Dodd-Frank and SAFE Acts are two pieces of legislation aimed at protecting the American consumer or average home buyer from mortgage fraud. Both impacted the business of finance and in particular, seller financers or private lenders. Per Investopedia, a valued and respected authoritative reference for all things business, seller or owner financing is defined as "A real estate agreement where financing provided by the seller is included in the purchase price."
Before the SAFE Act and Dodd-Frank Act financial reforms, there were no restrictions on the amount of times a private party selling real estate could create or offer owner financing to another private party who wanted to buy a home. Now there's a limit of 3 real estate note transactions within a 12-month period. That has changed this type of transaction, along with other things.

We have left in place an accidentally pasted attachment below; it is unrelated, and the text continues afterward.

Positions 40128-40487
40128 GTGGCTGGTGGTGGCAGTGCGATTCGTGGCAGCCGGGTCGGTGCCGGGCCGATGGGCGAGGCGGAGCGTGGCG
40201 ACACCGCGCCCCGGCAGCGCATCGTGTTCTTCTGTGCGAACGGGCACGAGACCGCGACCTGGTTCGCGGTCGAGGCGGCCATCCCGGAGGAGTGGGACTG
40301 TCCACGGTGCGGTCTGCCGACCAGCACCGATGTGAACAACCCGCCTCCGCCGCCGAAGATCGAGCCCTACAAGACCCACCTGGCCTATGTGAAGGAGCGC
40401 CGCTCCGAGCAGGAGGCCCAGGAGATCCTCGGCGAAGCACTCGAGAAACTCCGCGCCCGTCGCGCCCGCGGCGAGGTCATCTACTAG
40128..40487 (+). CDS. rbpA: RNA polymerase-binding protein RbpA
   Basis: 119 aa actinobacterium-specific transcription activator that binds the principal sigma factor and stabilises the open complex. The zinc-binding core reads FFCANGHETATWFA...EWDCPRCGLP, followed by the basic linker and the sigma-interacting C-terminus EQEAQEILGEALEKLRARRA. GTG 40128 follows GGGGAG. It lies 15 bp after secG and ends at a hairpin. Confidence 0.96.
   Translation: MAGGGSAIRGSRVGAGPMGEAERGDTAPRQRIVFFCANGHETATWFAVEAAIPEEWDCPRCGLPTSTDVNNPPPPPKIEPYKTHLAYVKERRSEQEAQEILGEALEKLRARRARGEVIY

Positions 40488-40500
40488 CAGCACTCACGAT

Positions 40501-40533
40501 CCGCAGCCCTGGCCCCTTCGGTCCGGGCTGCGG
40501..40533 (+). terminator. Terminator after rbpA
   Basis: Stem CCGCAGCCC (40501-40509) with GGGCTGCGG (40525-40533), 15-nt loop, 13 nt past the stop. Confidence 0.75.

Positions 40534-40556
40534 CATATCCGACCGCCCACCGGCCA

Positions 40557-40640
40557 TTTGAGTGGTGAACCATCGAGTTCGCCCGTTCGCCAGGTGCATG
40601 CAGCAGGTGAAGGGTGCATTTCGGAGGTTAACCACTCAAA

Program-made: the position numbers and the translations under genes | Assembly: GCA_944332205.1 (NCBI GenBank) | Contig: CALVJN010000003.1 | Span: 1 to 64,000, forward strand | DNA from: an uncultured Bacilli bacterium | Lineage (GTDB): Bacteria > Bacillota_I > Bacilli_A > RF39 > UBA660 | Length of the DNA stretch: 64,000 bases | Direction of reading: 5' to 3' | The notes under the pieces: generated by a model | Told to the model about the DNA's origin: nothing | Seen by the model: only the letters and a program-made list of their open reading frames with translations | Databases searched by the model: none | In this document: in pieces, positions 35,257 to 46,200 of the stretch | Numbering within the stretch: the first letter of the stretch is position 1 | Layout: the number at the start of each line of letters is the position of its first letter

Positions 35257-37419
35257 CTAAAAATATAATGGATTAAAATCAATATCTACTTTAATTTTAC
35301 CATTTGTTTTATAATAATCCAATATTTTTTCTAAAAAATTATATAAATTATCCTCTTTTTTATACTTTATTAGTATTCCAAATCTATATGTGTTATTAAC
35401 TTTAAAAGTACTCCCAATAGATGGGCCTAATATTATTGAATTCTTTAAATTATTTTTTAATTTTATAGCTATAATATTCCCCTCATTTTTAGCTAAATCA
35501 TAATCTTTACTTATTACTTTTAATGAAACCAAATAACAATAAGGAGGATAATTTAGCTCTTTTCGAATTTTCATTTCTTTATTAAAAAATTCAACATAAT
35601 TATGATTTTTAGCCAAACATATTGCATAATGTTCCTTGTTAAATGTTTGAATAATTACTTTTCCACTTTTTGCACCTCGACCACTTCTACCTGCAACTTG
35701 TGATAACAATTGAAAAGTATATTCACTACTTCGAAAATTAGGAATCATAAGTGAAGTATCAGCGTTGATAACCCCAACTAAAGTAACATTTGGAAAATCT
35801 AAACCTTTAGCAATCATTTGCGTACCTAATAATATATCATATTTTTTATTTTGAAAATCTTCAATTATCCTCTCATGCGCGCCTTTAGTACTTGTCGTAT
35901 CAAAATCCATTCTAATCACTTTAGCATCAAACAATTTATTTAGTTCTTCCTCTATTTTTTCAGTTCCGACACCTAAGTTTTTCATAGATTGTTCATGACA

The Secure and Fair Enforcement Mortgage Licensing Act, or SAFE Act, which was passed by Congress in 2008 as part of the Housing and Economic Recovery Act (HERA) established standards for the licensing and registration of state-licensed mortgage loan originators.
The effective date of the Dodd-Frank (Dodd-Frank Wall Street Reform and Consumer Protection Act) amendments to the Truth in Lending Act which pertain to seller financing rules is January 2014; but many have already taken or are taking action to comply.